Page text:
Although the ‘extended play’ concept had been around for years – it originated on a 78 in 1919 – the 1960’s were its heyday. EPs were usually compilations of singles or album samplers and were typically played at 45 rpm on seven-inch discs with two songs on each side.
The Beatles ‘No 1’ is a good example…
Unfortunately vinyl and cover have become separated over the years – probably ended up on a bedroom wall sometime around Christmas 1963! However, I still have the vinyl.
No.1 was the Beatles’ third British EP released in November 1963. A side – “I saw her standing there” and ‘Misery” B side – “Anna (go to him)” and ‘Chains”.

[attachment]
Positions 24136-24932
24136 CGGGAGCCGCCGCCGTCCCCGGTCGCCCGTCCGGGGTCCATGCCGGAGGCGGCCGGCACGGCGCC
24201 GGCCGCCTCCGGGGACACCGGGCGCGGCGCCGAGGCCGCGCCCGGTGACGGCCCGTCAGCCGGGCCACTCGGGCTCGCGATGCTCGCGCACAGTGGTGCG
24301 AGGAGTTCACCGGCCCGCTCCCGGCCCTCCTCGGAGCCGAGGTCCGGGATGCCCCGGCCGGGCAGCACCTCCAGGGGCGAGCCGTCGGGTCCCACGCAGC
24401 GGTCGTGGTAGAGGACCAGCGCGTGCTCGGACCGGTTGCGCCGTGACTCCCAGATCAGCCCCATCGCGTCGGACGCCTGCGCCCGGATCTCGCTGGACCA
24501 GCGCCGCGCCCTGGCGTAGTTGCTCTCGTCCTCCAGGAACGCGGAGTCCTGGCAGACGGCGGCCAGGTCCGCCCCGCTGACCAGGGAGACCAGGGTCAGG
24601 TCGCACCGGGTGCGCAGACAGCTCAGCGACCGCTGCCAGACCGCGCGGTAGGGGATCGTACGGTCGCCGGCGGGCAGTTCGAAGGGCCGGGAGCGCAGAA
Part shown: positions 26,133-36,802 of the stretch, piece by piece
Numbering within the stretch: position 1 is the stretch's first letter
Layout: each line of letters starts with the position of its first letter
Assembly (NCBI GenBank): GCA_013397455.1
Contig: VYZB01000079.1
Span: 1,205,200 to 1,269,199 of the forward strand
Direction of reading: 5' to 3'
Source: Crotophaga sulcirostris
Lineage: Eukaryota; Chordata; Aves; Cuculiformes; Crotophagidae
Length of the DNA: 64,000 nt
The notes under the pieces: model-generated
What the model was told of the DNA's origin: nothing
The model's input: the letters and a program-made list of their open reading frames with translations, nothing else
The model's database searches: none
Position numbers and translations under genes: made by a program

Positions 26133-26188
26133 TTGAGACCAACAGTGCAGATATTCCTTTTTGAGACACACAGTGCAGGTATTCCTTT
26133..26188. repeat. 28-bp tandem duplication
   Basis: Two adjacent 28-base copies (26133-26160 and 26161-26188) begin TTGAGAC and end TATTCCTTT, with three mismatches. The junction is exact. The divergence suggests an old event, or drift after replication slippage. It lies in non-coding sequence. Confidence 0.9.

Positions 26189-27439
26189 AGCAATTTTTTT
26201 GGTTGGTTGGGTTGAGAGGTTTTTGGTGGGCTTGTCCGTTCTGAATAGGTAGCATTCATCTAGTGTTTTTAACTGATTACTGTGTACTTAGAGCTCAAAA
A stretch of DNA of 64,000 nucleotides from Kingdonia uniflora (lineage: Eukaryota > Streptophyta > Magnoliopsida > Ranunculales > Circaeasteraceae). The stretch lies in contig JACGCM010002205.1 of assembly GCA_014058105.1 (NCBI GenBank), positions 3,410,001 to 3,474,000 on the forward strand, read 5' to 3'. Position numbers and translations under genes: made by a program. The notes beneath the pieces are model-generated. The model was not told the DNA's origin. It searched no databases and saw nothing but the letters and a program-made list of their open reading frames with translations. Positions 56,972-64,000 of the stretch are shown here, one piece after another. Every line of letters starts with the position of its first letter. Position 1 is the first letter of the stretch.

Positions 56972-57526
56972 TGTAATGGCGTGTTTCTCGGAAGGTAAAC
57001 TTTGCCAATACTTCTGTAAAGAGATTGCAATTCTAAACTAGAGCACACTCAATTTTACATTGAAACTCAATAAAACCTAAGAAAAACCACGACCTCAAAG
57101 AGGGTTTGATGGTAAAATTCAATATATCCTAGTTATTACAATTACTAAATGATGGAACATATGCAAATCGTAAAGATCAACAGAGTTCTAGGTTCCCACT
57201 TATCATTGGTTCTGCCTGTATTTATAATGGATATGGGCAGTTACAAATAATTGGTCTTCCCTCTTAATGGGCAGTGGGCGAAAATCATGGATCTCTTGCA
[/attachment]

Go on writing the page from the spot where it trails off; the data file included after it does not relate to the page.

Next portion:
Other than those published by RCA, EPs were relatively uncommon in the United States and Canada, but they were widely sold in the United Kingdom, and in some other European countries. Record Retailer printed the first EP chart in 1960. The New Musical Express (NME), Melody Maker, Disc and Music Echo and the Record Mirror continued to list EPs on their respective singles charts. The Beatles’ Twist and Shout outsold most singles for some weeks in 1963. When the BBC and Record Retailer commissioned the British Market Research Bureau (BMRB) to compile a chart it was restricted to singles and EPs disappeared from the listings.